Eliminating Maintenance Mishaps
CHIEF WARRANT OFFICER 3 JOSEPH S. VALLEROY
3rd Battalion, 160th Special Operations Aviation Regiment (Airborne)
When the commander needs an aircraft, you can bet a Soldier from the maintenance shop will be eagerly standing by to ensure he or she gets it. Unfortunately, sometimes this on-demand convenience leads to Soldiers moving around aircraft quicker than they usually would.
A piece of ground support equipment that crew chiefs frequently rely on is the low-level maintenance platform. Measuring just one-sixteenth of an inch over 4 feet, this piece of equipment is ideal for working on aircraft. Employing it eliminates the need for the cumbersome B1 maintenance stand. So if maintenance is easier, it’s always safer too, right? Not necessarily.
There isn’t a general maintenance manual for the low-level maintenance platform, and this has created a problem with the serviceability of the equipment. The only reference material for the stand is located on the Aviation Ground Support Equipment website. Without guidance and enforcement, the platforms sometimes go without preventive maintenance checks and services and end up a safety hazard.
As the production control officer in charge, I’ve seen some stands with excessively corroded wheel assemblies, rendering the universal brake mechanisms unserviceable. In this condition, it’s difficult to secure and position a stand in the work area safely. When a maintenance platform is used in a double-stacked position (which is common practice), it is unstable and an accident waiting to happen. I’ve seen a Soldier fall from a maintenance platform and end up with stitches.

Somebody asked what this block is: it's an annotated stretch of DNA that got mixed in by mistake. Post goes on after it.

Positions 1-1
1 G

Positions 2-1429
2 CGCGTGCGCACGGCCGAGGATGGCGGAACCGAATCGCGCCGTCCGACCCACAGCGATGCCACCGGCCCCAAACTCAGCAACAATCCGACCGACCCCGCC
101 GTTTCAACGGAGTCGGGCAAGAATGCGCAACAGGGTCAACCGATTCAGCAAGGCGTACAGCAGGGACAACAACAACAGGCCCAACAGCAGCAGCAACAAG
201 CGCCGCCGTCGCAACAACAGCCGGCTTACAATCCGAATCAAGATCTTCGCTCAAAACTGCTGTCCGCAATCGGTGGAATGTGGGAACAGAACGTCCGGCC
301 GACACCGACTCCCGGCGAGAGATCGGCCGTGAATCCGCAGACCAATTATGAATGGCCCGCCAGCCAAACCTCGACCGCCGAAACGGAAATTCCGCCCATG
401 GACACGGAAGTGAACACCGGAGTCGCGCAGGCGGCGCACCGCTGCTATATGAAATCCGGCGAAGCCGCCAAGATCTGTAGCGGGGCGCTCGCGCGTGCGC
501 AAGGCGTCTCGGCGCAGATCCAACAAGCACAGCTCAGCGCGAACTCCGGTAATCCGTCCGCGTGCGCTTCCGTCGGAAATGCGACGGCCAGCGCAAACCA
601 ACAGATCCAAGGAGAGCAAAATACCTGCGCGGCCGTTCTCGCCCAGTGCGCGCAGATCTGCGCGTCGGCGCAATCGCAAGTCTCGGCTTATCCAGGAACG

The low-level maintenance platform meets the requirements of the Occupational Safety and Health Administration as a mobile work platform (OSHA 29 CFR 1910.29 (e) and (f)). It is crucial, however, that supervisors ensure their Soldiers are trained on the use, care and maintenance of this equipment. When the platform is in the open position, there needs to be eight stable feet on the floor, which will keep the stand from rolling when weight is applied.
An alternate to a low-level maintenance platform is a mobile ladder stand that Soldiers who need the height to work around engine cowlings can easily put in place and use safely. Using a mobile ladder stand that complies with the 29 CFR 1910 is a safer and less expensive alternative to the low-level maintenance platform. These ladders have caster wheels and footpads that lock into place when weight is applied for use in the hangars.
It is important that aviation maintenance technicians stay engaged in hangar and shop operations. Tools that our Soldiers use may be unsafe and unserviceable; we’ll never know until we check or if there’s a mishap. Our commanders are relying on us to be the eyes and ears of safety for our organizations. Engaged leadership leads to productive maintenance units, thus preventing unnecessary injuries that reduce morale, quality and combat effectiveness.